Tennessee River History

Native Americans - Hernando De Soto

Historians believe that the first people to have lived in the Tennessee River Valley arriverd at least 8,000 years ago, based on excavations at Russell Cave in northern Alabama. The river was also home to the ancient Mound Builders who settled into the watershed more than 1,000 years ago. In 1540, Hernando De Soto’s Spanish expedition reached the Tennessee River exploring from the present location of Chattanooga, TN to the current location of Guntersville, AL. De Soto and his men set up camp on Shoal Creek during the winter of 1540 near the present location of Davy Crockett State Park in Lawrenceburg, TN. De Soto's expedition was the first recorded in the watershed by European explorers.

Hernando De Soto

For the next two hundred years Native American tribes, including the Cherokee, Chickasaw, and Creek, remained virtually undisturbed in the Tennessee River watershed. Most of their towns were on the river and Native American life in the valley was tied strongly to the river. In the 1700s, the French had established several trading posts along the river but lost them to the English after the French defeat in the French and Indian War of 1760. From 1760 to 1820, the English and early Americans began establishing new settlements along the River in Knoxville, Guntersville, Decatur, Florence, Sheffield, Tuscumbia and Paducah. By 1791, Knoxville had become the capital of the territory. Conflicts occurred between Native Americans and the new European Americans as both peoples sought to locate their settlements near the water. In the winter of 1837, the US Federal Government forced seventeen thousand Cherokee to move west in what became known as the Trail of Tears.

Civil War - Tennessee Valley Authority

During the Civil War (1861-1865) the Tennessee River was a key target for Union soldiers as they advanced toward the western part of the Confederacy. Major battles were fought in towns on the River including Chattanooga, Knoxville, and Shiloh, TN. Shiloh was one of the bloodiest battles of the Civil War, in the end more than 23,000 American soldiers died.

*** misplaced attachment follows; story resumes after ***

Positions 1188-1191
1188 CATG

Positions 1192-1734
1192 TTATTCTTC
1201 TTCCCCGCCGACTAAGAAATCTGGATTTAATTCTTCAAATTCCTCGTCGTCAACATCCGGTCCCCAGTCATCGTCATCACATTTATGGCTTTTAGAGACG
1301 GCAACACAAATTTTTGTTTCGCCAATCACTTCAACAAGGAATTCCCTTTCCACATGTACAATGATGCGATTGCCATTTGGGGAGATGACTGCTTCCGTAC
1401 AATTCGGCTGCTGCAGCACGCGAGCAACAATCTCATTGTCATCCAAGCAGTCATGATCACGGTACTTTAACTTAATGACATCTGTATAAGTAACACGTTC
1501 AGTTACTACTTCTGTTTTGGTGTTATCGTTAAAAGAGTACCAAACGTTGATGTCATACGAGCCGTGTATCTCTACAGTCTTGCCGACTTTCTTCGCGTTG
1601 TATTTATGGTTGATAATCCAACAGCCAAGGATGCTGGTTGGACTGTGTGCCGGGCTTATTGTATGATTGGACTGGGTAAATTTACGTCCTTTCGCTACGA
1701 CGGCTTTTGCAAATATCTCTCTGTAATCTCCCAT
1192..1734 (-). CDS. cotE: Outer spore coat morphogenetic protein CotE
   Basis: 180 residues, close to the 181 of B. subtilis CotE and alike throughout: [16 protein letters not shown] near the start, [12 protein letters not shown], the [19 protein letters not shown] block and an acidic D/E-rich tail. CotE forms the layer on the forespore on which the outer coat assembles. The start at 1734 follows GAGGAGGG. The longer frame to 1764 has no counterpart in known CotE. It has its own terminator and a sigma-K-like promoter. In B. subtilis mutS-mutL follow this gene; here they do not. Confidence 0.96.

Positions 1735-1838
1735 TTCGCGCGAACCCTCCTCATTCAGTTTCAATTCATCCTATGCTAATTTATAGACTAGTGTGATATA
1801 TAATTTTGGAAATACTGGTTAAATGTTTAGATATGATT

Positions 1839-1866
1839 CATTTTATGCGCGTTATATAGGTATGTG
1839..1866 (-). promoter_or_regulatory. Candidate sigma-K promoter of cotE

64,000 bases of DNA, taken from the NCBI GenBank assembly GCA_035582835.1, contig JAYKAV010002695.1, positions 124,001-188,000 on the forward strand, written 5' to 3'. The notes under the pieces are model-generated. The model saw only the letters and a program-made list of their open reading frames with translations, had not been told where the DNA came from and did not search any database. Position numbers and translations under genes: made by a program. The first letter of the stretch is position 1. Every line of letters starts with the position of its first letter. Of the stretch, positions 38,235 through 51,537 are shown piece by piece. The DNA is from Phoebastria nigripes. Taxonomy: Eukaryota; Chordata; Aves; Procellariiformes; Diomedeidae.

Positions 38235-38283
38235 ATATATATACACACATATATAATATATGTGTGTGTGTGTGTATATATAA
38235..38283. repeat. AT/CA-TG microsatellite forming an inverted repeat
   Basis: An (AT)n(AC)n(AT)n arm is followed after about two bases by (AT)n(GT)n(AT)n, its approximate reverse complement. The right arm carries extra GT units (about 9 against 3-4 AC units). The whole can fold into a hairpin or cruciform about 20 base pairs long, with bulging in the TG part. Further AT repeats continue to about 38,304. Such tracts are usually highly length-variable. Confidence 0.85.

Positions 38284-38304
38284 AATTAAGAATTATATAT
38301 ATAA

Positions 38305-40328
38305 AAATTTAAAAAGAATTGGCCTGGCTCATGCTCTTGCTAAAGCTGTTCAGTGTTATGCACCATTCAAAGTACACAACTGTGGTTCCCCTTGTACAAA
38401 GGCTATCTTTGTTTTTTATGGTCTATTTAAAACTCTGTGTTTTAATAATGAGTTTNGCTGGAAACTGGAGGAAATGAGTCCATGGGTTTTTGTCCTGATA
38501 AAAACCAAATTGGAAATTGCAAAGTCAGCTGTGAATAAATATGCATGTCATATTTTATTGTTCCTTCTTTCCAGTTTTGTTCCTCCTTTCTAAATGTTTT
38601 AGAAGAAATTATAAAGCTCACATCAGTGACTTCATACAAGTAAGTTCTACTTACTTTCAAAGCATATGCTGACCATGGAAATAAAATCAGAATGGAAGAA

Battle of Shiloh, American Civil War by Thure de Thulstrup (1848-1930)

On May 18, 1933, President Franklin Delano Roosevelt signed the Tennessee Valley Authority Act creating the TVA. The Tennessee Valley Authority was designed to modernize the region, using experts and electricity to combat problems in the region. A primary part of the plan was to create electricty and provide flood relief by constructing a series of dams throughout the Tennessee River and its tributaries. In 1933, construction began on the first massive dam, Norris Dam on the Clinch River, and was completed in 1936. The building of Norris Dam and the changes it brought to the region inspired films, books, stage plays, and songs. By 1945, the Tennessee Valley Authority had completed a 650-mile (1,050-kilometer) navigation channel the length of the Tennessee River and had become the nation's largest electricity supplier. In 1957, the construction of Chickamauga dam helped prevent Chattanooga from being covered by one of the largest floods in the river's history. The 1960s were years of unprecedented economic growth in the Tennessee Valley. Electric rates were among the nation's lowest and stayed low as TVA brought larger, more efficient generating units into service.

Modern Era - High Hazard Coal Ash

In the Summer of 1982, Knoxville hosted the World's Fair and cosntructed their landmark Sunsphere on the river. In the past 20 years, the number of marinas on the Tennessee River has doubled. Tourists now spend more than $25 million a year to recreate on the Tennessee River.

On December 22, 2008, an earthen dike at TVA's Kingston Fossil Plant broke, spreading one billion gallons of wet coal ash across 300 acres of land and into the tributaries of the Tennessee River. Today the TVA operates at least 45 dams and 11 coal fired power plants.